A single LED is a low-voltage solid state tool and cannot be directly operated on standard AC current without some circuitry to control the voltage applied and the current flow through the lamp. A series diode and resistor could be used to control the voltage polarity and to limit the current, but this is inefficient since most of the applied voltage would be dropped as wasted heat in the resistor. A single series string of LEDs would minimize dropped-voltage losses, but one LED failure could extinguish the whole string. Paralleled strings increase reliability by providing redundancy. In practice, two strings or more are usually used. To be useful for illumination for home or work spaces, a considerable number of LEDs must be placed close together in a lamp to merge their illuminating effects. This is because individual LEDs emit only a fraction of the light of traditional light sources. When using the color-mixing technique, a uniform color distribution can be difficult to accomplish, while the arrangement of white LEDs is not critical for color balance. Further, degradation of different LEDs at various times in a color-mixed lamp can lead to an uneven color output. LED lamps usually consist of clusters of LEDs in a housing with both driver electronics, a heat sink and optics.


Compared to fluorescent bulbs, introduced at the 1939 World's Fair, advantages claimed for LED light bulbs are that they contain no mercury (unlike a Compact fluorescent lamp or CFL), that they turn on instantly, & that lifetime is unaffected by running on & off, so that they are well suited for lighting fixtures where bulbs are often turned on & off. LED light bulbs are also less apt to break.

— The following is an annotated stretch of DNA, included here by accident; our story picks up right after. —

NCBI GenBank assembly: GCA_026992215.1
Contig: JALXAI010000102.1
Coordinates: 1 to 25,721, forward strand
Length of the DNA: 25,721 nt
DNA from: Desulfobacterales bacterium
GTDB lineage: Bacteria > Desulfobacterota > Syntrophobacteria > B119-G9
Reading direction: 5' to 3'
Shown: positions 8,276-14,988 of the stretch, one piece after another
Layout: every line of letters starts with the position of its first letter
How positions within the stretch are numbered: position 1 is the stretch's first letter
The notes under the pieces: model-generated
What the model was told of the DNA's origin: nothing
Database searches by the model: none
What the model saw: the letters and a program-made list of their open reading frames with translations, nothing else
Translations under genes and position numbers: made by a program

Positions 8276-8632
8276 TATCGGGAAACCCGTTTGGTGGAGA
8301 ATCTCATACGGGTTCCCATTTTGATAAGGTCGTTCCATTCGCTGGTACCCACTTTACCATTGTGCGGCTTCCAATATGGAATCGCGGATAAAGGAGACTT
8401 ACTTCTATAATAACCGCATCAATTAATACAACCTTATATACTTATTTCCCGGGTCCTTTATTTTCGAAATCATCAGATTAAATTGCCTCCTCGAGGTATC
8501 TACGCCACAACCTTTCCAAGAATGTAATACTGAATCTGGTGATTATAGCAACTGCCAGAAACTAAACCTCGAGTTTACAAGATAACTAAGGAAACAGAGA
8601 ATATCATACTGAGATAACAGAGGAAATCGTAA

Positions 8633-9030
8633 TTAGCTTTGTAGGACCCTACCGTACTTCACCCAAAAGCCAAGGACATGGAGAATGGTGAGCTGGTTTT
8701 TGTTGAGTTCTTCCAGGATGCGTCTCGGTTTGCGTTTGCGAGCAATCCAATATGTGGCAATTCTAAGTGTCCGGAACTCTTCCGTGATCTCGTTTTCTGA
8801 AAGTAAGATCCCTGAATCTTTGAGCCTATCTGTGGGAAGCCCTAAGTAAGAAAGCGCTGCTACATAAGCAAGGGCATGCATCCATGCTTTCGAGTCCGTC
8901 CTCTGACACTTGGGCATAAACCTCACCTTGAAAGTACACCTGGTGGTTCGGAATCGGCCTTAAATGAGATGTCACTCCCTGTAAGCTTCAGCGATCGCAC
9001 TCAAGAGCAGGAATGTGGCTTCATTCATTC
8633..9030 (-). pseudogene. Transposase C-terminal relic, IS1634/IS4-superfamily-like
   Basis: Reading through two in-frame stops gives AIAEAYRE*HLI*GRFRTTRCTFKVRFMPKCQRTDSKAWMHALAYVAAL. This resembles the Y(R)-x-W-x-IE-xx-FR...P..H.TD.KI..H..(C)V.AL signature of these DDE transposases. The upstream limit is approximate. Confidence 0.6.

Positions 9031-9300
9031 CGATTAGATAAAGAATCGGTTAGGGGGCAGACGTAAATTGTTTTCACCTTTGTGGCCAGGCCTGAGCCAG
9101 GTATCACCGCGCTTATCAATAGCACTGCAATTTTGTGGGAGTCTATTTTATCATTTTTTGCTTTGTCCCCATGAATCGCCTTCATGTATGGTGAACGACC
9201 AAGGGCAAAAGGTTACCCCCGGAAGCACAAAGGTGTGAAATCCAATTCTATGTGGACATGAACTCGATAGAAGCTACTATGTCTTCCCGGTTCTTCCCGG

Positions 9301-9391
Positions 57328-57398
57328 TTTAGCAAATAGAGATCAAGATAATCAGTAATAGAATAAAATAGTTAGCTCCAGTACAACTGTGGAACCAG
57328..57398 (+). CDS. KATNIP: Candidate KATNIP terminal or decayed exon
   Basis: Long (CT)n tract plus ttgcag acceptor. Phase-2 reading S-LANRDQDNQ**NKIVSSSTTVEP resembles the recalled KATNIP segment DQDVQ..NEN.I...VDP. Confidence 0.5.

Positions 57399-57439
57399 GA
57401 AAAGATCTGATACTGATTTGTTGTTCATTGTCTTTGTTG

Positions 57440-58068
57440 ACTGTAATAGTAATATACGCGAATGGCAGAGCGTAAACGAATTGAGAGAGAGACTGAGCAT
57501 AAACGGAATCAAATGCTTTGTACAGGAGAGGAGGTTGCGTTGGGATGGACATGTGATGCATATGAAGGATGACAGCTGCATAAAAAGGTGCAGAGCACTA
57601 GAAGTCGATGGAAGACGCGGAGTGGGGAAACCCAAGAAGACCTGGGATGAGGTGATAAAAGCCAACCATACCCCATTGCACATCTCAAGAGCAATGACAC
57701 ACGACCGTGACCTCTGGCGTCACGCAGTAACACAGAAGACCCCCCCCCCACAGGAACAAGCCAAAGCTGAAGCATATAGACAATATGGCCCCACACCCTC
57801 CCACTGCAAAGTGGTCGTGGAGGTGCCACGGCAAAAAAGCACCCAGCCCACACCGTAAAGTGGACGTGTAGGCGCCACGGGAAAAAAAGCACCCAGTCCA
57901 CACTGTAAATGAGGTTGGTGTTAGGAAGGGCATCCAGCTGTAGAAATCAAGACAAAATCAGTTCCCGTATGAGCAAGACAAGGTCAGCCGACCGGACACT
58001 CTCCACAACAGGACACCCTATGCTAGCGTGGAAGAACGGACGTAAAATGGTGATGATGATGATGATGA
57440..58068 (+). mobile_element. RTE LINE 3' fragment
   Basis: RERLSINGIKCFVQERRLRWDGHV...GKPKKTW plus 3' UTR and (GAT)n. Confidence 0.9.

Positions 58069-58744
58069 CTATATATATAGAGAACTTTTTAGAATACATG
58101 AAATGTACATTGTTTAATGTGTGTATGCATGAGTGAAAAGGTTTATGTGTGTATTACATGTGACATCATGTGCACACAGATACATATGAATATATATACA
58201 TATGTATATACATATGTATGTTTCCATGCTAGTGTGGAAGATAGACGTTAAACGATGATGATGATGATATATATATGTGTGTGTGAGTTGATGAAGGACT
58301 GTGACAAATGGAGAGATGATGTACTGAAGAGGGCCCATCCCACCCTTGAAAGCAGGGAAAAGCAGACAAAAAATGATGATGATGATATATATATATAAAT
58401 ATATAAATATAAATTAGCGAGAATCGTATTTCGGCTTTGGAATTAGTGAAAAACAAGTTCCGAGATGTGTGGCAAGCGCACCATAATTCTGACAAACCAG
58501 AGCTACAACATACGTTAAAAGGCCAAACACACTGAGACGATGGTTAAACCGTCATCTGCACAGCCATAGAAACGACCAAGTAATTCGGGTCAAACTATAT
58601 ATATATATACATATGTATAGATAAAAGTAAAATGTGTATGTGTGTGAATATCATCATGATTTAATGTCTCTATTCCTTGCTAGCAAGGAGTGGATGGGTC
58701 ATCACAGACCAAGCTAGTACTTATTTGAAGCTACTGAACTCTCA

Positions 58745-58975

LED lamps are used for both general & special-purpose lighting. Where colored light is necessary, LEDs come in multiple colors, which are emitted with no need for filters. This improves the energy efficiency over a white light source that generates all colors of light then discards a quantity of the visible energy in a filter.

White-light light-emitting diode lamps have the traits of long life expectancy & comparatively low energy use. The LED sources are compact, which gives flexibility in designing lighting fixtures & lovely control over the distribution of light with tiny reflectors or lenses. Because of the tiny size of LEDs, control of the spatial distribution of illumination is flexible, & the light output & spatial distribution of a LED array can be controlled with no efficiency loss.

LED lamps have no glass tubes to break, & their internal parts are rigidly supported, making them resistant to vibration & impact. With proper driver electronics design, an LED lamp can be made dimmable over a wide range; there is no maximum current needed to maintain lamp operation.

LEDs using the color-mixing principle can emit a variety of colors by changing the proportions of light generated in each primary color. This allows full color mixing in lamps with LEDs of different colors. In contrast to other lighting technologies, LED emission tends to be directional (or at least lambertian). This can be either an advantage or a disadvantage, depending on the requirements of the application. For applications where non-directional light is necessary, either a diffuser is used, or multiple individual LED emitters are used to cover different directions.

1 comment:

  1. I've just gone through your blog about LED Bulb. it's really amazing.